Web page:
The Bank of England has unveiled a new £10 plastic note featuring a portrait of British novelist Jane Austen at the Winchester Cathedral, the place where she was buried.
The note will go into circulation on 14 September, on the occasion of the author’s 200th death anniversary. It follows the previously released polymer £5 note.
• The note is the first Bank of England note to include a tactile feature to help visually-impaired people.
• Its design includes the quote "I declare after all there is no enjoyment like reading!" from one of Austen's all-time classics- 'Pride and Prejudice'.
• The portrait of the novelist on the currency is based on an original sketch drawn by her sister Cassandra.
• The note celebrates Jane Austen's work, which has been recognised as truly unique and powerful all across the world.
• The note will be the only one in circulation to feature a woman, aside from the Queen, following the replacement of the old £5 note that featured prison reformer Elizabeth Fry with the polymer version featuring Sir Winston Churchill.
• It, however, contains the same animal fat base that had triggered protests from Hindu groups in the UK last year on the release of the new polymer £5 note.
Though the Hindu Council UK held a number of meetings with UK's central bank to explain how the use of tallow made from beef fat in the notes went against the belief of Hindus who see the cow as a symbol of worship, the Bank of England announced that it would not be withdrawing the polymer notes and that the new £10 notes made of the same material would also go ahead for their launch.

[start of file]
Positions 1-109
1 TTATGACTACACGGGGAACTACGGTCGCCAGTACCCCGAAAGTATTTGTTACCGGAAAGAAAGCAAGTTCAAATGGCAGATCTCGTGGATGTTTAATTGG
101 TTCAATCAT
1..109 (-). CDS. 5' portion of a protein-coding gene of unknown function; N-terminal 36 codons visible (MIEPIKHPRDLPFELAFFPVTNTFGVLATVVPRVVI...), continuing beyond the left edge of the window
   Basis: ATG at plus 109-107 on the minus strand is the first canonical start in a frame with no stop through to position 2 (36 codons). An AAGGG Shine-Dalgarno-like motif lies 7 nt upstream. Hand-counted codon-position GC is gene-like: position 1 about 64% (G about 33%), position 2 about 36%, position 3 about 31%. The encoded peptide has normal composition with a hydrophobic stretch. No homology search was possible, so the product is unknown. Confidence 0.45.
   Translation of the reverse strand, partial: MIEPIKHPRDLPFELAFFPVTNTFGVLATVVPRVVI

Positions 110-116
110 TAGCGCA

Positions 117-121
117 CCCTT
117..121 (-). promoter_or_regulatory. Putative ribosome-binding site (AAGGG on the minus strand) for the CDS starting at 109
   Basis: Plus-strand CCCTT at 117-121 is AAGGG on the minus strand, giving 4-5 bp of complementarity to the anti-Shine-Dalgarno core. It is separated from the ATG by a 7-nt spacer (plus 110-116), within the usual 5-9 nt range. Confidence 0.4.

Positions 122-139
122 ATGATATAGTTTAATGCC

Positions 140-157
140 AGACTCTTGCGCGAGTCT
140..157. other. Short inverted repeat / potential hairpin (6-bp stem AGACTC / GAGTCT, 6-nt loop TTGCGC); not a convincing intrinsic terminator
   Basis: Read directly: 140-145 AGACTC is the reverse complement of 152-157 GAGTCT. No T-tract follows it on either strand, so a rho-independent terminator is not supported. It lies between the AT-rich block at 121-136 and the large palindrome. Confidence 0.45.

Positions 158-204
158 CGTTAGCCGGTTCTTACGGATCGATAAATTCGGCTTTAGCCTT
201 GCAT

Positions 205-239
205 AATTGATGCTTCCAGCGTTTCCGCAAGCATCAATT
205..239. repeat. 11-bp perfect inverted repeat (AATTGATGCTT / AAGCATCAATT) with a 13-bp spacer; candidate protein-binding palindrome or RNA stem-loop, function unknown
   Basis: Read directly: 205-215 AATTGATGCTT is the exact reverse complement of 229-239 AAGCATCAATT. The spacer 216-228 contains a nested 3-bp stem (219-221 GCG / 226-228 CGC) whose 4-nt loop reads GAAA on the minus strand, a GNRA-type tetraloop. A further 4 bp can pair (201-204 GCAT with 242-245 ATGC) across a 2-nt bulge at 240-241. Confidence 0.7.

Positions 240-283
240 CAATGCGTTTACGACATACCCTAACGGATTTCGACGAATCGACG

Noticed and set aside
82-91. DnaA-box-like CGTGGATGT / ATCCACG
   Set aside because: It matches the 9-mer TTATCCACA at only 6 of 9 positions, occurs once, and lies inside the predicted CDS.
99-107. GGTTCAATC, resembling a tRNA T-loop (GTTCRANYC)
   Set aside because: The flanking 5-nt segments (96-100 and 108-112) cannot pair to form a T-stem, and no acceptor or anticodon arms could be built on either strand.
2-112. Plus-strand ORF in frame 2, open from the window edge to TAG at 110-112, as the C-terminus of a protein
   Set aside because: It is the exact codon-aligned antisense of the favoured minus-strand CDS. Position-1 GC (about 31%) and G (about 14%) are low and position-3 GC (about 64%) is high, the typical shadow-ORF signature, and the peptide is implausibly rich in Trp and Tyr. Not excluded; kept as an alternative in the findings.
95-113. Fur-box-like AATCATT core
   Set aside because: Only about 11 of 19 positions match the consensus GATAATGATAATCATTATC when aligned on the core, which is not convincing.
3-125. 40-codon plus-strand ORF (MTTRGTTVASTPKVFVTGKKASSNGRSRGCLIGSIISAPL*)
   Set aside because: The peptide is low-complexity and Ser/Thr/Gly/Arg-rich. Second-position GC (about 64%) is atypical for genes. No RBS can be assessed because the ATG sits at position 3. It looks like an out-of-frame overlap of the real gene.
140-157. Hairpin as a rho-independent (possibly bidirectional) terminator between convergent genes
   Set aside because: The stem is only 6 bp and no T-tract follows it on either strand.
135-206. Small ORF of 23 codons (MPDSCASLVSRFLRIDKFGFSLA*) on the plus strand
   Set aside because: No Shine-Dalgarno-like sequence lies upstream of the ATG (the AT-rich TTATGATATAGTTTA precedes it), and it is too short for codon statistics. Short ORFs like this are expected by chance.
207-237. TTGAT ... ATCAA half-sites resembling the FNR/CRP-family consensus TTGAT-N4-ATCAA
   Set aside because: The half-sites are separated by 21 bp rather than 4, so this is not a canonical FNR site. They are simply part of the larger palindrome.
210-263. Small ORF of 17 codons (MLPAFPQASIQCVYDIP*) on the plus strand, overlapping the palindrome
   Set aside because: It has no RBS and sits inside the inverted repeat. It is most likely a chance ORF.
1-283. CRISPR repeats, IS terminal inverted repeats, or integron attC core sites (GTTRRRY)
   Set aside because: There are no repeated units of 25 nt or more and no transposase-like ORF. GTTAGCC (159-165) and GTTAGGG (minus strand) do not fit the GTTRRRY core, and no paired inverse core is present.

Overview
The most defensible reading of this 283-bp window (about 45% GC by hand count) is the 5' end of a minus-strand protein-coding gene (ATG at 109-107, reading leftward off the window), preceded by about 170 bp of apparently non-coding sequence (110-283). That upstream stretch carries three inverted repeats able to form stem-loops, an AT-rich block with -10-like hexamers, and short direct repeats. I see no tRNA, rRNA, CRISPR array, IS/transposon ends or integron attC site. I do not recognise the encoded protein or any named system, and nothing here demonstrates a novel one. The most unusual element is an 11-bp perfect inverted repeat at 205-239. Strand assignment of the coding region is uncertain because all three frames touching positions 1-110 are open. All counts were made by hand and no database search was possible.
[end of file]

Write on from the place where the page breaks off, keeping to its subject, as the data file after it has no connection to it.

However, the bank did state that it would launch a consultation before issuing similar new £20 notes.
Security features of the new note
• The note comprises hologram of a book on one side and a crown on the other, which appears multicoloured when the note is tilted.
• The words ‘Bank of England’ have been printed in raised ink along the top.
• It contains micro-lettering beneath the Queen’s portrait on the front side with tiny digits that would be visible only under a microscope.
• It also has a smaller oval-shaped see-through security window with the Queen’s portrait.
• It displays a structure of Winchester Cathedral in gold foil.
• It also displays a quill on the cathedral’s side that changes tone from purple to orange.
• At the bottom, the note displays a hologram with ten written on it that changes to pounds upon being tilted.
Besides this, a limited supply of new two-pound coins honouring Jane Austen has also been put into circulation by the Royal Mint. The new coin will initially only be made available at key locations in the Winchester and Basingstoke areas that have connections with Austen, including Winchester Cathedral and the Jane Austen House Museum. It will be circulated more widely across the UK in late 2017.
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